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The Electric Information Age Book: McLuhan/Agel/Fiore and the Experimental Paperback (Inventory Books) Paperback – January 25, 2012


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Product Details

  • Series: Inventory Books
  • Paperback: 240 pages
  • Publisher: Princeton Architectural Press; annotated edition edition (January 25, 2012)
  • Language: English
  • ISBN-10: 1616890347
  • ISBN-13: 978-1616890346
  • Product Dimensions: 0.7 x 4.2 x 6.8 inches
  • Shipping Weight: 6.4 ounces (View shipping rates and policies)
  • Average Customer Review: 5.0 out of 5 stars  See all reviews (1 customer review)
  • Amazon Best Sellers Rank: #418,189 in Books (See Top 100 in Books)

Editorial Reviews

Review

"Fascinating....Ultimately, The Electric Information Age Book is about what made this collaborative book innovation - which McLuhan called "the mosaic of instantaneous communication," "the process rather than the complete product of discovery"-extraordinary at the time, but also about how it paved the way for the tectonic shifts happening in media today, with our customizable iEverything and highly visual neo-magazines a-la-Flipboard." --Brainpickings.org

"Thanks to the scholarship of Schnapp and Michaels, it is impossible to dispute that the books produced by Agel and Fiore pushed the printed page to the limit, and in doing so helped bring crucial ideas about twentieth century culture to an audience that might have otherwise remained oblivious. Think of them as precursors to Stephen Colbert and Jon Stewart's campaign to inform Americans about super PACs.... The Electric Information Age Book compellingly tells the story of an important, albeit short, era in publishing when the insiders were the ones breaking down the walls and changing the rules as they went." --Imprint

"In this age of diminished print projections, The Electric Information Age Book (to which I contributed an essay) is a paradoxical manifesto on the future of the book... For those of us who refuse to accept the extinction of ink-on-paper books yet embrace the potential of digital media, Michaels and Schnapp's homage proves the past can guide the future-and just as the vinyl record is enjoying a comeback, the kinetic paperback book may have a future too." --Steven Heller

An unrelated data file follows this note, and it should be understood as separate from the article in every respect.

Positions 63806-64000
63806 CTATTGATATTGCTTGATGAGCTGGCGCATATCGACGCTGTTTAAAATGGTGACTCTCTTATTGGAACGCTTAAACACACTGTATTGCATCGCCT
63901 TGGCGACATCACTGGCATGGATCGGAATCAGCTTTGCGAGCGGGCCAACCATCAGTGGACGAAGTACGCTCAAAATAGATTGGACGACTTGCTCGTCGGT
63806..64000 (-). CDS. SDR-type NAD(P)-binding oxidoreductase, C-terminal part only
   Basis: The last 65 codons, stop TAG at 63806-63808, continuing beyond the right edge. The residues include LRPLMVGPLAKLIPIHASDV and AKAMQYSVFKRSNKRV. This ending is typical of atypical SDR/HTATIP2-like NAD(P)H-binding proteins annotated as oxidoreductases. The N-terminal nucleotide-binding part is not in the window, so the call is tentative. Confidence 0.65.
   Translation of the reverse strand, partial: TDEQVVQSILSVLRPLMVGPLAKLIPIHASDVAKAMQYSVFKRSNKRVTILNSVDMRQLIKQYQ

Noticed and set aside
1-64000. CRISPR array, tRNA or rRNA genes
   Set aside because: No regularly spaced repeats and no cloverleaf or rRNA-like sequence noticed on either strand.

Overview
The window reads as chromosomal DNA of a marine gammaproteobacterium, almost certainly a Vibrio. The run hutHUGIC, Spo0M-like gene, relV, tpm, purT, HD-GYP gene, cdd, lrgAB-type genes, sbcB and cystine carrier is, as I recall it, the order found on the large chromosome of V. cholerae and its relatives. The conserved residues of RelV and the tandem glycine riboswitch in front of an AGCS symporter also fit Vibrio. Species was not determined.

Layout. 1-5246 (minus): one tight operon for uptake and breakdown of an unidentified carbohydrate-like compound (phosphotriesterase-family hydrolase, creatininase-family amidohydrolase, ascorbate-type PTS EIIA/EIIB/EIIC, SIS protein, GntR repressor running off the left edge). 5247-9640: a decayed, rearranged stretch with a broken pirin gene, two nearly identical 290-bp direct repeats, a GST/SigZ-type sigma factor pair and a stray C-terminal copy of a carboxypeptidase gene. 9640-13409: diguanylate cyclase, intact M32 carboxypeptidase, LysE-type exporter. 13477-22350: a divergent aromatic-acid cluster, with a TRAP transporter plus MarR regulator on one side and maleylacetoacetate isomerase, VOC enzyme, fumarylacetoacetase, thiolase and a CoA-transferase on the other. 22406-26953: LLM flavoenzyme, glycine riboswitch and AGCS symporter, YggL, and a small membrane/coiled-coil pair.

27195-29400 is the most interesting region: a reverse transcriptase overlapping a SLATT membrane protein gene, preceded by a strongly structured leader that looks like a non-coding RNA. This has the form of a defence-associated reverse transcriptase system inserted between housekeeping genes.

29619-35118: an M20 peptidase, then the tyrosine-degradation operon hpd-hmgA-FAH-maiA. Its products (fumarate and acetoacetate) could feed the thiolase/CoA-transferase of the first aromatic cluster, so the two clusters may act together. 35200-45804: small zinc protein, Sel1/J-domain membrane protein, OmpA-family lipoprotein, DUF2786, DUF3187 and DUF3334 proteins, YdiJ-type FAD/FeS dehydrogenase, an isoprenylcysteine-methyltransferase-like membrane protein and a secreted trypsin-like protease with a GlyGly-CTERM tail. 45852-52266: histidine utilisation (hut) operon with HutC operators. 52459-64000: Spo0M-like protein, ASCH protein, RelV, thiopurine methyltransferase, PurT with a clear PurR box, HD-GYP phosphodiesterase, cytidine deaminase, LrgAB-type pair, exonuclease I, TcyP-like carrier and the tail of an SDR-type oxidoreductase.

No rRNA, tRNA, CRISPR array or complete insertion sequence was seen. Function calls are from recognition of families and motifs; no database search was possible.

More About the Author

Before moving to Harvard in 2011, Jeffrey T. Schnapp occupied the Pierotti Chair of Italian Studies at Stanford, where he founded the Stanford Humanities Lab in 1999.

A cultural historian with research interests extending from antiquity to the present, his most recent books are The Electric Information Age Book (a collaboration with the designer Adam Michaels of Project Projects [Princeton Architectural Press, 2012]), Italiamerica II (Il Saggiatore, 2012), co-edited with Emanuela Scarpellini, Digital_Humanities (MIT Press, 2012), a book co-written with Anne Burdick, Johanna Drucker, Peter Lunenfeld, and Todd Presner, and Modernitalia (Peter Lang, 2012), a collection of essays on 20th century Italian cultural history, edited by Francesca Santovetti.

His pioneering work in the domains of digital humanities and digitally augmented approaches to cultural programming includes curatorial collaborations with the Triennale di Milano, the Cantor Center for the Visual Arts, the Wolfsonian-FIU, and the Canadian Center for Architecture. His Trento Tunnels project -- a 6000 sq. meter pair of highway tunnels in Northern Italy repurposed as a history museum- was featured in the Italian pavilion of the 2010 Venice Biennale and at the MAXXI in Rome in RE-CYCLE. Strategie per la casa la città e il pianeta (fall-winter 2011).

Faculty co-director of the Berkman Center for Internet and Society, he is Professor of Romance Languages & Literature and also on the teaching faculty in the Department of Architecture at Harvard's Graduate School of Design.

He is the faculty director of metaLAB (at) Harvard.

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Most Helpful Customer Reviews

1 of 1 people found the following review helpful By John Walter on January 12, 2013
Format: Paperback Verified Purchase
Excellent resource for those interested in the McLuhan/Fiore/Agel collaboration, media ecology, and the history of new media. Well worth reading.
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